While Darwin's Theory of Evolution is a relatively young archetype, the evolutionary worldview itself is as old as antiquity. Ancient Greek philosophers such as Anaximander postulated the development of life from non-life and the evolutionary descent of man from animal. Charles Darwin simply brought something new to the old philosophy -- a plausible mechanism called "natural selection." Natural selection acts to preserve and accumulate minor advantageous genetic mutations. Suppose a member of a species developed a functional advantage (it grew wings and learned to fly). Its offspring would inherit that advantage and pass it on to their offspring. The inferior (disadvantaged) members of the same species would gradually die out, leaving only the superior (advantaged) members of the species. Natural selection is the preservation of a functional advantage that enables a species to compete better in the wild. Natural selection is the naturalistic equivalent to domestic breeding. Over the centuries, human breeders have produced dramatic changes in domestic animal populations by selecting individuals to breed. Breeders eliminate undesirable traits gradually over time. Similarly, natural selection eliminates inferior species gradually over time.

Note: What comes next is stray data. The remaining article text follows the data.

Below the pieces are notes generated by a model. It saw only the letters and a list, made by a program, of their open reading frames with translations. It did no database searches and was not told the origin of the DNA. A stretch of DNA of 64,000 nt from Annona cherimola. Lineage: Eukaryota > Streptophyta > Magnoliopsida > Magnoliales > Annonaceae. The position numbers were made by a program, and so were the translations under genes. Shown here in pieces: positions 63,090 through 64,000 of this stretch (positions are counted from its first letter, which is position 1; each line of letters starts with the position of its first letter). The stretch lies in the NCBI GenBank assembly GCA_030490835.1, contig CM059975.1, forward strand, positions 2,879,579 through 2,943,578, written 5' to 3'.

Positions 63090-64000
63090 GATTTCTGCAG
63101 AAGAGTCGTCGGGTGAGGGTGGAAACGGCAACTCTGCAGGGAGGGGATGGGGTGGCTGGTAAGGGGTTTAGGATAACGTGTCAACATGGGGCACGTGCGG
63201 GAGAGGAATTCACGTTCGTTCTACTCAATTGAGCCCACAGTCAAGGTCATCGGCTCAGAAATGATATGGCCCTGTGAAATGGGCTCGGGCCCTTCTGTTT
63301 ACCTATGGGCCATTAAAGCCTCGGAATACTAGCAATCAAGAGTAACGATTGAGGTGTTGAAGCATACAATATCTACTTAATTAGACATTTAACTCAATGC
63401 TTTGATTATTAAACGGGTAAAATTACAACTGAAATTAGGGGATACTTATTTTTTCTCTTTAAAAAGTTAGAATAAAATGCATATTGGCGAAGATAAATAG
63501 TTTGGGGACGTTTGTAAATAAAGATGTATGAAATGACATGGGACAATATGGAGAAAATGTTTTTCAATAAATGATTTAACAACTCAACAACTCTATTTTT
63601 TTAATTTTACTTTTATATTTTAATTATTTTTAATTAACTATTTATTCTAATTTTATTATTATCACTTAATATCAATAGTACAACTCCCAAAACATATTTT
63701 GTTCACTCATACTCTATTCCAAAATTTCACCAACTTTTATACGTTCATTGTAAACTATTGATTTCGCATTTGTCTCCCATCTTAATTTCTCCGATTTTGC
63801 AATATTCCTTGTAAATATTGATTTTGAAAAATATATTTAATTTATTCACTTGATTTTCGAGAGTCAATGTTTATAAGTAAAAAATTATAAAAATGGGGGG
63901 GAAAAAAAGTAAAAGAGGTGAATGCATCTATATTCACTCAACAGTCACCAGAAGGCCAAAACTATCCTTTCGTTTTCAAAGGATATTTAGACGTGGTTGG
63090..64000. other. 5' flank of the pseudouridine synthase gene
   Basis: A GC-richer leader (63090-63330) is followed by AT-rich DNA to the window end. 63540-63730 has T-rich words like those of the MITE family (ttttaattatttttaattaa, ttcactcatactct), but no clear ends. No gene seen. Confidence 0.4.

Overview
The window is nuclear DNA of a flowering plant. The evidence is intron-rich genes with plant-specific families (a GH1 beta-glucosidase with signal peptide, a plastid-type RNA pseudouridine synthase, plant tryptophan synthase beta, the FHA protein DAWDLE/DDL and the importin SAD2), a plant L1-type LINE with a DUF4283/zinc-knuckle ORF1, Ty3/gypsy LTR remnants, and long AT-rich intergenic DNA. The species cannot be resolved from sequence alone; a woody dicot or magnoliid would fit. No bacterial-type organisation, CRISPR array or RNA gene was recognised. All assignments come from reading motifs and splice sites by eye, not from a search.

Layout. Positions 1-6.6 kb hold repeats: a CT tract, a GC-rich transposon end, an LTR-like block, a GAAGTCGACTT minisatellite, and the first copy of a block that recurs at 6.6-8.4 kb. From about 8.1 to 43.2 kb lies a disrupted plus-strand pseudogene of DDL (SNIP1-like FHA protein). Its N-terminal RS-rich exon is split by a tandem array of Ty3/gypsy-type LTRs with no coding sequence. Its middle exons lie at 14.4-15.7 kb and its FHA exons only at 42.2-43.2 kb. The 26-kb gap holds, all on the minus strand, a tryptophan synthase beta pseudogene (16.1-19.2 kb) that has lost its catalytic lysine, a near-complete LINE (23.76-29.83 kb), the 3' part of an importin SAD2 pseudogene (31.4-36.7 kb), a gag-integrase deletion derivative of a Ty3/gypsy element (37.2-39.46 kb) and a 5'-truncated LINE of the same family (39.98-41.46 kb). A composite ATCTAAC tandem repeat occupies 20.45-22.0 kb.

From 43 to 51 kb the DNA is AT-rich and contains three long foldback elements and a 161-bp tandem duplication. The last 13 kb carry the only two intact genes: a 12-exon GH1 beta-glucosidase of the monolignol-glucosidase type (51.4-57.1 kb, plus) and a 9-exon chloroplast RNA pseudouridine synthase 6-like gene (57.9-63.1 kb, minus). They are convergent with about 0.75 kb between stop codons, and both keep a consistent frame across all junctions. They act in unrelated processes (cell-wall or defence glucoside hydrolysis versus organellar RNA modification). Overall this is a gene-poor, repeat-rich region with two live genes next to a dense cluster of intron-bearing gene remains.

Darwin's Theory of Evolution - Slowly But Surely...